D.E.A.R. Friends

Today I’m feeling especially grateful for my D.E.A.R. friends. Why the fancy capitalization and punctuation? I’m glad you asked. J

I’ve had a lot of friends over the years, but there is nothing like a friend who writes. I’m fortunate enough to have one in the amazing Cynthia Justlin. Once upon a time, we embarked on what some people in writing circles call a critique partnership. The intent is to have a go-to person for all things related to your writing. Brainstorming. Character development. Editing. Career planning. Along the way, the really lucky ones find a person they can commiserate with. Writing is a gut-wrenching, sweat-inducing, tear-jerking business. It’s hard to talk to non-writing people about this. It just is.

Cynthia and I found all that in each other and more. She’s the other half of my writing brain and without her, I’d be…well, brainless. But that’s not even the greatest part. Cynthia is not only willing, but happy, to drop everything and read (D.E.A.R.). When I’ve got a deadline, she doesn’t even think about her own frantic, uphill race toward the best seller list. She reads. Whatever I ask her to. Then she proceeds to point out all the things I missed, all the things I could do better and she’s always right. I can’t put a price on that.

I have a few other friends who have dropped everything for me, too. Morgan Scott Matthews read an entire 100K manuscript in a weekend, then took the time to text me about how much she liked it, mere minutes before I was about to walk into a pitch appointment with an agent. That’s something I’ll never forget.

Julia Broadbrooks is another amazing person who took time to read for me when she was pulling twenty-hour days to get her own manuscript completed. No words could adequately express how so very generous she is.

Abbi Cantrell (no relation J) read for me and goes out of her way to check in frequently on my submission progress. Abbi has the singular distinction of being my first Call when I was a finalist in the Marlene contest in 2010.

How did I get so lucky? I have no idea. But you can bet I’ll do the same for them any day, any time. I wish I had some steps you can follow to get some D.E.A.R. friends of your own but I don’t. I reached out at a time when others were reaching back, I guess. I’m convinced you can’t do this thing called authorship without such people and any success I have in the future will be largely owed to them.

Thanks guys. You mean the world to me.

11 thoughts on “D.E.A.R. Friends

  1. You are pretty great yourself! You’ve given me more encouragement than anyone, which is great, because you’re sincere, and you know what you’re talking about too. <3

    I'm glad to see you posting again! :D

  2. You’re so sweet! And I totally agree that I could never manage this on my own. Without all of my online writing friends, I’d simply flounder all alone. Having friend along for the ride makes it all so much more fun, even the challenging days.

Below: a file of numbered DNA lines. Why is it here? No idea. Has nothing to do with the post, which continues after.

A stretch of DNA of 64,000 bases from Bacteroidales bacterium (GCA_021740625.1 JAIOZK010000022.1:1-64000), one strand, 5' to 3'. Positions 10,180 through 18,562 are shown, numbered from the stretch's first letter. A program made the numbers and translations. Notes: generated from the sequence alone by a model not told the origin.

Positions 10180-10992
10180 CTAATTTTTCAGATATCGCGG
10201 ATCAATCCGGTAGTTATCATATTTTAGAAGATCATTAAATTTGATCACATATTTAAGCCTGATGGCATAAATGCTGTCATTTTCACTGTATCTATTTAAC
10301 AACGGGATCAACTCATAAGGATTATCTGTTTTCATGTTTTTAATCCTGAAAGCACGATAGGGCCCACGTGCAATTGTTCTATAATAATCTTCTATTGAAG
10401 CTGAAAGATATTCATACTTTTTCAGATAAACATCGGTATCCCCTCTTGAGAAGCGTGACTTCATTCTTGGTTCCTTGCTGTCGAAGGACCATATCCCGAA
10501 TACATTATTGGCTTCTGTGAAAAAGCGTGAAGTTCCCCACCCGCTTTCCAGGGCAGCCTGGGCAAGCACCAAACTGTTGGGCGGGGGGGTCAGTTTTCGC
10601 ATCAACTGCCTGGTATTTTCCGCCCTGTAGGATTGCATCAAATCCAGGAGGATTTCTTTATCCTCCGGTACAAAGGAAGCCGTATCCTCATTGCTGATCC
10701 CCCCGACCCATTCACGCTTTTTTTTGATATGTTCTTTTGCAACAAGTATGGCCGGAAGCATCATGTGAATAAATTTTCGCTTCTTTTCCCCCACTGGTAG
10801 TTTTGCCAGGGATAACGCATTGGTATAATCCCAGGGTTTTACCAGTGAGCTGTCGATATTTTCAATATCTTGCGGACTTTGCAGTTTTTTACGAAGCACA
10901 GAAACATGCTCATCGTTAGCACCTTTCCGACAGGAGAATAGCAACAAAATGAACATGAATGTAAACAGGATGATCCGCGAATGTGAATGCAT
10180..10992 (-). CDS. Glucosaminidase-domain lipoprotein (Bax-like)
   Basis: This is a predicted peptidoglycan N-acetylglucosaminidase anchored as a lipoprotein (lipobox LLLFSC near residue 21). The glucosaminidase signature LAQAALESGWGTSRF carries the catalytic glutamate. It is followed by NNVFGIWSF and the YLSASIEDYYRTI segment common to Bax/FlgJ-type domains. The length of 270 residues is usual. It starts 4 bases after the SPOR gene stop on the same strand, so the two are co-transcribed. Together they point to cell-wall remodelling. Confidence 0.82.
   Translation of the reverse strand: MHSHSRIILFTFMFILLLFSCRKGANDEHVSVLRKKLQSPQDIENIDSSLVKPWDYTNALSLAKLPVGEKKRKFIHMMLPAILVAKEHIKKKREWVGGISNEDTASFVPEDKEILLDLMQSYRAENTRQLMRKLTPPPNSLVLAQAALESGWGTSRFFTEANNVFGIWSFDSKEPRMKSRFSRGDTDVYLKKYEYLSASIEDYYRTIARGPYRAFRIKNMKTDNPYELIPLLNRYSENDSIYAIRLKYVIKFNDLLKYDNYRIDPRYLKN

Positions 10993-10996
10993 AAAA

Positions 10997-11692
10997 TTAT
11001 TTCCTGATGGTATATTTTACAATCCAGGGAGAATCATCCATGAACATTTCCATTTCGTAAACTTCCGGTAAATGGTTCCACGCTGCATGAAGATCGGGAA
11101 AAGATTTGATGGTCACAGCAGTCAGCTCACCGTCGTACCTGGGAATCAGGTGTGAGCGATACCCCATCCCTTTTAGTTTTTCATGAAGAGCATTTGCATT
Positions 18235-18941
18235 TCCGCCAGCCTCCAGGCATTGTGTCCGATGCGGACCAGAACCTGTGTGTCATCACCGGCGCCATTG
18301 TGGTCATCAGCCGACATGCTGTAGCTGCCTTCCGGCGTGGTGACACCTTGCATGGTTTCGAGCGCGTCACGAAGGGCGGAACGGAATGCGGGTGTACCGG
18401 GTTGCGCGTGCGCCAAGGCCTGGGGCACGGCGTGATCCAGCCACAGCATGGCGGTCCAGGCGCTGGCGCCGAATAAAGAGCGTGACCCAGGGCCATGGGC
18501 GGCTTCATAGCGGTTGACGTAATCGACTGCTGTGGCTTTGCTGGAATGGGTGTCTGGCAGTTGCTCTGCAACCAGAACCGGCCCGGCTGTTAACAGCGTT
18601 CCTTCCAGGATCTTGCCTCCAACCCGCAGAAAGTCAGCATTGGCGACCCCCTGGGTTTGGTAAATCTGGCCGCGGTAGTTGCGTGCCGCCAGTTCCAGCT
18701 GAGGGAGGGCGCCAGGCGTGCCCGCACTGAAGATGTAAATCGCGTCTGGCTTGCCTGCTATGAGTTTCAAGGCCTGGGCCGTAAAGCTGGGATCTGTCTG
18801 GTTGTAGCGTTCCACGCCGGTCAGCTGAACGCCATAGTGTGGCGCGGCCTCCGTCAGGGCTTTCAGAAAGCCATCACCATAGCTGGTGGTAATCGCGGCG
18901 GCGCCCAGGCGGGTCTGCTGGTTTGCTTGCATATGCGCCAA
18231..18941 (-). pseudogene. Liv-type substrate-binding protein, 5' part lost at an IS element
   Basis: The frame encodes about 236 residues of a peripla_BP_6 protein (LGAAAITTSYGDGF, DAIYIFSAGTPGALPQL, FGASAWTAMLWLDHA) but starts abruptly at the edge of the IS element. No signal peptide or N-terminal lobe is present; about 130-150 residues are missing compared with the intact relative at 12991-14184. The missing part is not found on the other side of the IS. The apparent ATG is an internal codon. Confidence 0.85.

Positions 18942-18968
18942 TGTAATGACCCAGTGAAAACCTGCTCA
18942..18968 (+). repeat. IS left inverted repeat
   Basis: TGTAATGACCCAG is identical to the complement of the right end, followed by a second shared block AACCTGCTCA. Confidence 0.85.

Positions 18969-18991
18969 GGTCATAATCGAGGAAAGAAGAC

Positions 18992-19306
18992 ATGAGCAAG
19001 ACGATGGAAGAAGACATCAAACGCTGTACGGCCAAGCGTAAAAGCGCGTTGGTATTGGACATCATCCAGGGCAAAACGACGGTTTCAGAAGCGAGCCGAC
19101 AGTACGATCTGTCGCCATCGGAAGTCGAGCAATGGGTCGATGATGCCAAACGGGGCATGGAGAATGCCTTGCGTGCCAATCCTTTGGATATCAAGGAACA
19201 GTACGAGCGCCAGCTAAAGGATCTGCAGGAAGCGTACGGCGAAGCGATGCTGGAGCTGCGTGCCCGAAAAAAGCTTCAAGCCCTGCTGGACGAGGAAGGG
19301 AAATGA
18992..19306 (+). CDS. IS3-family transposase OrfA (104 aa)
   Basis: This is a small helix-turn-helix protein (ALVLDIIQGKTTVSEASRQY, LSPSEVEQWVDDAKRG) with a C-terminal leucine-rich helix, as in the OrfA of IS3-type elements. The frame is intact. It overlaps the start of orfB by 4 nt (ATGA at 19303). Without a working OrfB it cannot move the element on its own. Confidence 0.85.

3. Okay. You just made me cry. You are a very D.E.A.R and *dear* friend to me too. :) I don’t know what I’d do without you! So glad I have someone that not only ‘gets’ me and my writing but is always there for me no matter what. That is a very rare friendship indeed, and I wish that every writer could have the kind of friend I have in you!

  4. Oh, Kat, this is sooooo sweet! I totally forgot about the Marlene contest, but that is how we ‘met’ isn’t it? I love reading your work and appreciate the fact you offer insightful criticism. Plus, I consider you a friend.

    Abbi :-)

    • I still remember where I was sitting when the phone rang! I consider you a friend too – that’s what makes this all so great. The lasting friendships we make with people who are technically the “competition”. But I never think of that. :) Glad we’re all in this together.

  5. Kat, I just saw your news on facebook and twitter and I’m so excited to meet a new Desire author. Congratulations on your success and I totally understand the fabulous and precious gift of your D.E.A.R. friends. Without them, it’s next to impossible to function, let alone succeed.

    All the very best!

  6. We share many things throughout our lives with many different people; we have our families, our co-workers, our children and our friends. The key to making all these different types of friendships something treasured is to remember the importance of all the different types we have in our life. There will probably be no one we will be quite as united with and special as our childhood friendships. These are the ones the most history is shared with. Friends can be met at any point in your life and if you are truly a friend to them and reciprocate then they will still help fulfill our happiness. There is nothing better than sharing something happy or sad with someone we trust with all our heart. Friendships and sharing is truly the core to everything in our life and with this will come a unity of souls.

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